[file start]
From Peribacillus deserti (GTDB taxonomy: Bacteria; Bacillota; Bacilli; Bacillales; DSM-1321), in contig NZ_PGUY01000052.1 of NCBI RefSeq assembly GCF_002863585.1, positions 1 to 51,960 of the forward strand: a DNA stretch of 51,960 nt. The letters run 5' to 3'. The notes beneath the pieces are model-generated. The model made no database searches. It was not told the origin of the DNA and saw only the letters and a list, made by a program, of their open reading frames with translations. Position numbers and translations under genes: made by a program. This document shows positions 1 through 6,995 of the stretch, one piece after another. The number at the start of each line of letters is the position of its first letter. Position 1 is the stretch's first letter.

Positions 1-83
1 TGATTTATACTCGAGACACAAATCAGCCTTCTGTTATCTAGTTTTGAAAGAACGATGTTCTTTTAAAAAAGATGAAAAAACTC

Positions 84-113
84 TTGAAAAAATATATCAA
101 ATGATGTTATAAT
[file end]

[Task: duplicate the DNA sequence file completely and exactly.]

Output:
From Peribacillus deserti (GTDB taxonomy: Bacteria; Bacillota; Bacilli; Bacillales; DSM-1321), in contig NZ_PGUY01000052.1 of NCBI RefSeq assembly GCF_002863585.1, positions 1 to 51,960 of the forward strand: a DNA stretch of 51,960 nt. The letters run 5' to 3'. The notes beneath the pieces are model-generated. The model made no database searches. It was not told the origin of the DNA and saw only the letters and a list, made by a program, of their open reading frames with translations. Position numbers and translations under genes: made by a program. This document shows positions 1 through 6,995 of the stretch, one piece after another. The number at the start of each line of letters is the position of its first letter. Position 1 is the stretch's first letter.

Positions 1-83
1 TGATTTATACTCGAGACACAAATCAGCCTTCTGTTATCTAGTTTTGAAAGAACGATGTTCTTTTAAAAAAGATGAAAAAACTC

Positions 84-113
84 TTGAAAAAATATATCAA
101 ATGATGTTATAAT